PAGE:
For a quick, easy getaway from Bangkok, spend a few days in Petchburi on the Gulf of Thailand. The drive takes 2 hours on Highway 35 then Highway 4 (Petchkasem Road), which is the same route going to Cha-Am and Hua Hin. As it is often overshadowed by these more popular beach destinations, Petchaburi offers a low-key setting with few foreign tourists, quiet beaches, intriguing mangrove forests, and lovely palaces and temples.
Below is a guide to exploring this area with the family.
Relax on the Beach
Located in Amphur Muang, Had Chao Samran is just south of Khlong Kra Saeng; take the turnoff and drive around 17 kms, heading east to the coast. A long stretch of sand, the beach exudes a relaxed vibe. The sand runs up to rocky beach breaks that can be accessed at low tide; some sections are ‘muddy’ with soft, oozy sand that sticks to your feet. Despite this less than appealing aspect, Had Chao Samran is great for children, with its warm waters, gentle waves and diverse wildlife, including sandpipers, hermit crabs, sea anemone, snails and clams. The latter can be readily found by digging under the surface of the sand, especially where the placid waves crash on the beach — a fun activity for younger children.
In addition to a sleepy fishing village that you can visit, Had Chao Samran houses convenience stores, restaurants, shops and several bungalow-style resorts such as Fisherman’s Resort, Loft Caravan Resort (where you’re actually staying in a caravan), and Oasis91 Resort. If traveling in a larger group, Manao Beach House comfortably accommodates 7 guests. It comes with a fully equipped kitchen, small saltwater pool, baby crib, high chairs, baby bathtub, toys and more, making it a peaceful and private place for families to relax on the beach.
As for food, fresh seafood and other choices are aplenty; eat right on the beach from beachside vendors and restaurants, or visit the restaurants in the aforementioned resorts (Fisherman’s Resort and Oasis91 both serve Thai and international cuisine; Oasis91 is famed for their pizza and pasta).
Explore the Wetlands & Mangroves
About a 5 to 10 minute drive from the road running parallel to Had Chao Samran, depending on where you are staying, the Laem Phak Bia project in Ban Laem district is well worth a visit. Initiated by the late King Bhumibol (Rama IX), the project tackles the environmental issues of wastewater; specifically, it encompasses four zones concerning wastewater treatment including oxidation treatment ponds, and grass, wetland and mangrove forest filtration systems. Visitors are welcome to tour the entire operation free of charge. Families will most likely enjoy the diverse wildlife that dwells in the different habitats contained within the project’s expansive grounds.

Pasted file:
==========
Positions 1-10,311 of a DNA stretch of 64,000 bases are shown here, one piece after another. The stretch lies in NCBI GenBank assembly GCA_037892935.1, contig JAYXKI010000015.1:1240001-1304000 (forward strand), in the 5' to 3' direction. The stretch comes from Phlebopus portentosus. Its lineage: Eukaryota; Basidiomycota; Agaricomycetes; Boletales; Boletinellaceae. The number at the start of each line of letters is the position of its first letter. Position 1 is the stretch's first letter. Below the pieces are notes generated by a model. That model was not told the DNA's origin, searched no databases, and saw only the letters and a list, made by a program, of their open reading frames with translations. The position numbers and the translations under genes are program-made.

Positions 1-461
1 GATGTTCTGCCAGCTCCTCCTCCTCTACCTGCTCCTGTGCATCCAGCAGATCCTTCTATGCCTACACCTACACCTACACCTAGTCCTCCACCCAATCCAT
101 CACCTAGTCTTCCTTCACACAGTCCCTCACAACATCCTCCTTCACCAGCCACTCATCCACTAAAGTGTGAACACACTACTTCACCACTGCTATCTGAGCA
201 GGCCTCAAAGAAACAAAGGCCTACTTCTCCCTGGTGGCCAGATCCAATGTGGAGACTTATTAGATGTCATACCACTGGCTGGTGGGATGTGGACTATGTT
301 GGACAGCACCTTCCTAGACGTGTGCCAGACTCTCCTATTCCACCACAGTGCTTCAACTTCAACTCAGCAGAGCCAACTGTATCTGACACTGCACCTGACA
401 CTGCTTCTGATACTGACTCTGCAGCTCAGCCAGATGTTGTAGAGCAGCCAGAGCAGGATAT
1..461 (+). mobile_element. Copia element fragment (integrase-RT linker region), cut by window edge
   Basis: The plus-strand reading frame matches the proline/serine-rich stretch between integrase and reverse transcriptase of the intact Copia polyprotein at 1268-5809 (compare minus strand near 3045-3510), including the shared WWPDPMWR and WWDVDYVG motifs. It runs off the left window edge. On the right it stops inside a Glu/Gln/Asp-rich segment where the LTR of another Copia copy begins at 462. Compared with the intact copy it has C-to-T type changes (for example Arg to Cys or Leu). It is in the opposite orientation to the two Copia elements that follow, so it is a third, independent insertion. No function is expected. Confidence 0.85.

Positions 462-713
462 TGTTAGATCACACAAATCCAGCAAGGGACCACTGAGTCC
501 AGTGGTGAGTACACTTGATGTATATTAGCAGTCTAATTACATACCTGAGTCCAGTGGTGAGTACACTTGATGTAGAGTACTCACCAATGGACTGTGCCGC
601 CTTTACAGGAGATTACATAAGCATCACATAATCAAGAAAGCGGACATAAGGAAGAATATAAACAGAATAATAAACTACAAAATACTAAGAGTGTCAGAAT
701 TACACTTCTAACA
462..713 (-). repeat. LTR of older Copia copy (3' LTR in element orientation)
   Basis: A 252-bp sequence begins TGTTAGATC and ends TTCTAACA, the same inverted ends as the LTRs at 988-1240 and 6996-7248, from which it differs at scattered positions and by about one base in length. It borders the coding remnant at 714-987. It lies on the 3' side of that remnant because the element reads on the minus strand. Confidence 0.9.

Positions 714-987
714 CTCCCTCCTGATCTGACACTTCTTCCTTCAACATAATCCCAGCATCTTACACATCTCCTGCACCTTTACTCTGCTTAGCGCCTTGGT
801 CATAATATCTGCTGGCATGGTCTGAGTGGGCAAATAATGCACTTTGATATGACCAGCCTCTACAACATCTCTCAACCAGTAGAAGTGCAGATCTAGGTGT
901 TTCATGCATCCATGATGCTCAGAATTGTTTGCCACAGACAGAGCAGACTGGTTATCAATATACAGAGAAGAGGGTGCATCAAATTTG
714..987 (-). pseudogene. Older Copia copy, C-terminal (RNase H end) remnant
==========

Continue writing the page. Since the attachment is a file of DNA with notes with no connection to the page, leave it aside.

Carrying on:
A tram leaves every half hour from the visitor’s center, shuttling visitors through the project, from 6am to 6pm. Alternately, you can rent bicycles at the entrance and explore the area yourself. Spot monitor lizards basking by the sides of the oxidation ponds, while looking for pelicans, egrets, gulls and other water birds.
Get off the tram or bikes at the entrance of the mangrove forest, and walk down an elevated wooden walkway where fiddler crabs, ghost crabs and mudskippers can be seen scurrying in the swampy grounds below. The 300-metre path leads through the mangroves all the way out to the sea; when you emerge from the dense forested area, you can view a large variety of birds (the gift shop at the visitor’s center sells a bird watcher’s guidebook for those keen on identifying the different types).
Go Whale Watching
In addition, Petchburi is home to Bryde’s Whales. From around August to December, when the seas are less choppy, you can arrange for a whale watching tour with a group or on your own. If you prefer to stay on dry land, the kids may want to check out a whale skeleton on display at Had Chao Samran Temple in the village. It is housed, along with large seashells and other oddities, in a single-roomed building at the entrance of the temple. Admission is free.
Take in Some Culture
In addition to its natural wonders, Petchburi features a rich cultural heritage, including a number of palaces and temples. We covered the cultural sites in a previous article. One highlight includes Khao Luang Cave, a natural cave containing a large number of Buddha images, including a reclining Buddha and several rows of Buddha statues lining the walls. Walk to the back where a part of the cave’s ceiling has collapsed and see the sunlight create dramatic effects.
On the whole, Petchburi is quiet, compared to the more popular beach resort towns, but it certainly doesn’t lack in character. Enjoy its slightly quaint, very local feel — and experience plenty of tranquil moments with the family.